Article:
While Facebook is adamant on not fact-checking the ads run by politicians, Twitter CEO Jack Dorsey announced last week that Twitter will ban all political advertising worldwide, saying that the reach of such messages “should be earned, not bought”.
The Cambridge Analytica scandal has been one of the reasons behind this bold and inspirational move by Twitter. The controversy pushed Russian propaganda on Facebook before the 2016 US elections were seen to affect the outcome, which was eventually won by Donald Trump.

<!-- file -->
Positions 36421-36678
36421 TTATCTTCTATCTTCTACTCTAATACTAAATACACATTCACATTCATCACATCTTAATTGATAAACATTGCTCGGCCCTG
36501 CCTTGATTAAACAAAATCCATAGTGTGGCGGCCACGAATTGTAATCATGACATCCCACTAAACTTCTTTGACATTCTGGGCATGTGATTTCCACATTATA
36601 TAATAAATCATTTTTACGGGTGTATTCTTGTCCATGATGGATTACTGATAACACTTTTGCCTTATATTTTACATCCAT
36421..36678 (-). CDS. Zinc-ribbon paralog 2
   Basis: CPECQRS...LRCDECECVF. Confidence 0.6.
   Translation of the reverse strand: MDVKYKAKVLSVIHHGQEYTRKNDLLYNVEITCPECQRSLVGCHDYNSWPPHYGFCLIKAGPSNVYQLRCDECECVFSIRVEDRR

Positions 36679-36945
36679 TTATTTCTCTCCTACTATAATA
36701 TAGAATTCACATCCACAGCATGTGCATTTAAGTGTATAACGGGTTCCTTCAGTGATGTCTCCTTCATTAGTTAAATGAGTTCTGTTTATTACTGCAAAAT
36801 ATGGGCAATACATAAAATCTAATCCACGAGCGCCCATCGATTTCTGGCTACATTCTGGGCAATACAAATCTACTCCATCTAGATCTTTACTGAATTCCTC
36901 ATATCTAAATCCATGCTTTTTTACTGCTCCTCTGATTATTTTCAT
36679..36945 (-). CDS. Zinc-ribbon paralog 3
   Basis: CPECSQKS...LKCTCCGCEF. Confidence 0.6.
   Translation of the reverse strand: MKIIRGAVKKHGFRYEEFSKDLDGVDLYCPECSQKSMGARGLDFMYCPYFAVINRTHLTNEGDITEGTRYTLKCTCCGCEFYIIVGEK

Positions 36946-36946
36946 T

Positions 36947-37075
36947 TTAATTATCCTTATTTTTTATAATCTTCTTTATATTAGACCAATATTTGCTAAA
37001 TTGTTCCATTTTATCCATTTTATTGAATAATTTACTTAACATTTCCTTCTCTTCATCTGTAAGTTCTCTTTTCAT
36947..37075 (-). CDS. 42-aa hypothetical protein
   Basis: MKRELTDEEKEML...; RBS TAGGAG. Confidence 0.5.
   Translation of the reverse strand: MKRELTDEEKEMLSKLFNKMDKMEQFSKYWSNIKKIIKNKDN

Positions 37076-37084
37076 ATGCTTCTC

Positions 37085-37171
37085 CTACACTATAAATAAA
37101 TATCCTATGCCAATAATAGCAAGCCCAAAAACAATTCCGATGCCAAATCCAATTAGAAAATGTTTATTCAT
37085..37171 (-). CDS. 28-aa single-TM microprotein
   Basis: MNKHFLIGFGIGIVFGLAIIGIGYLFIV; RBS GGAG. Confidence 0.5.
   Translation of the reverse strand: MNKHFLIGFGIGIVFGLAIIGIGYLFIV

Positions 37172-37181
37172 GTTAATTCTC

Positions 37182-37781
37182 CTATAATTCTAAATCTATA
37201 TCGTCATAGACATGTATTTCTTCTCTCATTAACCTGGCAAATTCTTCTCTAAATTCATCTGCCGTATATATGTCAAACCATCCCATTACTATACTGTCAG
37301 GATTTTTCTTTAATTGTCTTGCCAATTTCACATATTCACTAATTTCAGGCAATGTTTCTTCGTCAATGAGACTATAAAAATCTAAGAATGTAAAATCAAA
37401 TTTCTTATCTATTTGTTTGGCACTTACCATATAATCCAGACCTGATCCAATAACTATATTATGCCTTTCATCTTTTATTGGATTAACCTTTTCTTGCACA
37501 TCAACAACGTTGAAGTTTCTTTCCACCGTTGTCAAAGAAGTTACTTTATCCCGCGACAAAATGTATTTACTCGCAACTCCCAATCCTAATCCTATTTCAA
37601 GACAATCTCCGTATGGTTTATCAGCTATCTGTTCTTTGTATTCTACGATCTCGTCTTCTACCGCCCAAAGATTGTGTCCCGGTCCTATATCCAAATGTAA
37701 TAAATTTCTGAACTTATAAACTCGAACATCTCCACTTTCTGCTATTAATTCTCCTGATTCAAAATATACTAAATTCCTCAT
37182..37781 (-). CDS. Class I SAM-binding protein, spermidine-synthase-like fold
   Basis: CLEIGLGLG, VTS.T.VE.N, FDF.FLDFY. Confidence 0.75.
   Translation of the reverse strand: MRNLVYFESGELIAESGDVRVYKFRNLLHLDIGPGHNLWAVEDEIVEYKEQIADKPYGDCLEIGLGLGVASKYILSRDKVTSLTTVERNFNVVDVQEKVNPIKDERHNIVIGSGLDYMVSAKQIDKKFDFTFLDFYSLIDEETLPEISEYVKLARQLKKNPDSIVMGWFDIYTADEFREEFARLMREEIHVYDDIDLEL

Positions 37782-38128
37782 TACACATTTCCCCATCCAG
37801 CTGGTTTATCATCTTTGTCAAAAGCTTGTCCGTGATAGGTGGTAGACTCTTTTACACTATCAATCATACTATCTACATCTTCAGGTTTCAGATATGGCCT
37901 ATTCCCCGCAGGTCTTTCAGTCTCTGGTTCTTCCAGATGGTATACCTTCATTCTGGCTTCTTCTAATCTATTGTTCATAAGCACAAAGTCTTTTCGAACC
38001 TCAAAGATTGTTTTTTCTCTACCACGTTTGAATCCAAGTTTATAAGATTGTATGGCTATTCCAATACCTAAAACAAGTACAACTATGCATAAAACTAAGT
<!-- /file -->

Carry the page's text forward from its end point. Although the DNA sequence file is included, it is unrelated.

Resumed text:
The CEO of the public platform in a statement pointed out that “while internet advertising is incredibly powerful and very effective for commercial advertisers, that power brings significant risks to politics, where it can be used to influence votes to affect the lives of millions.” The move comes ahead of the 2020 US elections.
We’ve made the decision to stop all political advertising on Twitter globally. We believe political message reach should be earned, not bought. Why? A few reasons…🧵
— jack 🌍🌏🌎 (@jack) October 30, 2019
Reacting to the move, Facebook founder Mark Zuckerberg defended his company’s policy. “In a democracy, I don’t think it’s right for private companies to censor politicians or the news,” he said during a conference call with the journalists.
Twitter’s ban on political ads will be enforced from 22nd November, with full details released by 15th November.